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Monitor Audio ASB-10 Review

Last updated on 2018-08-15 7:51 am

Monitor Audio ASB-10 Review – The British brand re-enters the soundbar arena, armed with its usual C-CAM driver tech

THE ASB-10 IS the follow-up to Monitor Audio’s magnificent ASB-2, the first of a new breed of premium soundbars that combined classy design with powerful performance.

This is a simpler and more affordable beast, stripped of its predecessor’s AirPlay streaming and HDMI ports in favour of Bluetooth, optical, coaxial and 3.5mm analogue inputs.

The soundbar can be happily used on its own – Monitor Audio says it delivers ‘ample levels of bass’ – but for added oomph you can add the purpose-built WS-10 subwoofer (not pictured).

Weighty, solid and seamlessly built, this is everything I expect from Monitor Audio speakers

Unlike the big, bulky ASB-2, the ASB-10 is a living-room friendly ‘bar that hogs less TV-stand space. That said, at 99mm high there’s a chance it could block your TV’s remote sensor. Measuring just under a metre wide, it was well-suited to my 55in set but would be dwarfed by anything bigger.

It’s beautifully styled in a moulded polymer cabinet with a black cloth grille and brushed aluminium end caps. Weighty, solid and seamlessly built, this is everything I’ve come to expect from Monitor Audio speakers.

Tiny buttons on top provide control and a single pill-shaped LED conveys its status. Simple. An LFE output on the back lets you hook up a subwoofer of your choice, but naturally MA wants you to buy the WS-10.

This bass box makes up for in versatility what it lacks in style – with its 2.4GHz wireless connection you can place it anywhere, either vertically or horizontally on rubber feet. It’s equipped with an 8in C-CAM driver and a 120W amp. Movie, Music and Impact modes tweak the EQ to suit your taste.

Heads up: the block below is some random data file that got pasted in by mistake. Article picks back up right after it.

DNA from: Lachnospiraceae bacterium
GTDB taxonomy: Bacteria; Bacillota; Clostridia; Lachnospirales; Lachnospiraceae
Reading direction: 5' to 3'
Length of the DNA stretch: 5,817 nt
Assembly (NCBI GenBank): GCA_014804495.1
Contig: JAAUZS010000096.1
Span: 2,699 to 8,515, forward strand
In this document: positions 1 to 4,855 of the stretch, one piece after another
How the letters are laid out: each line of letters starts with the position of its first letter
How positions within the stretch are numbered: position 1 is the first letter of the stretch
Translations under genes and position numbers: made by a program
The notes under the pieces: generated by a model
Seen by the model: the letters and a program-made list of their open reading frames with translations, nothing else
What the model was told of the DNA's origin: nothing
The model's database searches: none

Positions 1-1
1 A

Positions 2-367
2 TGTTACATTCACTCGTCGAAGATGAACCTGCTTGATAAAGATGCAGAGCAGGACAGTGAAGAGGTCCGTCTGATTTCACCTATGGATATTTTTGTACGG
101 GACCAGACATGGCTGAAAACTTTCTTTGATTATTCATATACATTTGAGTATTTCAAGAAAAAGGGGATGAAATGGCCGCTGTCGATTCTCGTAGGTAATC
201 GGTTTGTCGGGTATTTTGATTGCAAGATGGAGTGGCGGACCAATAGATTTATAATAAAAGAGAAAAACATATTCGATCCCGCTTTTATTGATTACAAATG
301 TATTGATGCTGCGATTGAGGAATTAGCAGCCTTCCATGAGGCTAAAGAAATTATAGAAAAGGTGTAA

The two-channel soundbar is kitted out with four 3in C-CAM mid/bass drivers, a pair of 25mm C-CAM gold dome tweeters and two passive bass radiators. Power comes from four discrete Class D amplifiers (100W total) with DSPs providing precision filters and processing for each driver. Alongside Dolby Digital decoding is Dolby Virtual Speaker, which aims to create a ‘3D soundscape’.

The remote is a nice size but its spongy buttons sometimes need a couple of presses to register.

Ready to rumble?

With the WS-10 in play, the ASB-10 has no trouble generating a massive soundstage. The scenery-bending fight scenes in Doctor Strange are backed by a deep rumble as buildings shift and fold.

The sub easily conveys scale, but doesn’t distract or give away its position. It’s well integrated, punching hard and tight as the characters wreak havoc in Hong Kong.

Further up the frequency range, the ASB-10 bears all the hallmarks of a Monitor Audio speaker. High-frequency reproduction is exquisite, digging out tricky vocal inflections and subtle textures with ease. It’s a silky, undemanding listen – explosions and smashing glass have harsh edges smoothed off. A little more attack wouldn’t go amiss, but at least it doesn’t give your eardrums a bashing like some budget soundbars might.

SPECIFICATIONS

DRIVE UNITS: 4 x 3in C-CAM mid/bass drivers; 2x 1 in C-CAM gold dome tweeters; 2 x passive bass radiators AMPLIFICATION (CLAIMED): 100W (120W for WS-10 sub) CONNECTIONS: Optical digital audio input; coaxial digital audio input; 3.5mm analogue input; LFE output; USB port (update)

DOLBY TRUEHD/DTS-HD MA: No/No SEPARATE SUB: Optional REMOTE CONTROL: Yes DIMENSIONS: 900(w) x 99(h) x94(d)mm WEIGHT: 5kg

FEATURES: aptX Bluetooth; Dolby Digital, Pro-Logic II & Dolby Virtual Speaker; calibrated DSP for each driver

Dialogue is clear and beefed up nicely by the subwoofer during Strange’s confrontation with the thunder-voiced Dormammu. The soundstage is broad but not ‘surround sound’, despite the efforts of Dolby Virtual Speaker.

All good stuff. But if you’re planning to save yourself and side-step the subwoofer, you might want to reconsider.

On its own, the ASB-10 lacks the low- frequency muscle that movies thrive on, reducing impact and cohesion.

To be fair, the C-CAM drivers do muster a reasonable amount of bass, which is fine for TV shows and music, but movie fans seeking blood and thunder will be disappointed.

All of which makes the subwoofer an essential add-on. Trouble is, where you’ll find better-sounding models like the sub-free Samsung HW-MS6500, which throws in Wi-Fi and multiroom to boot…

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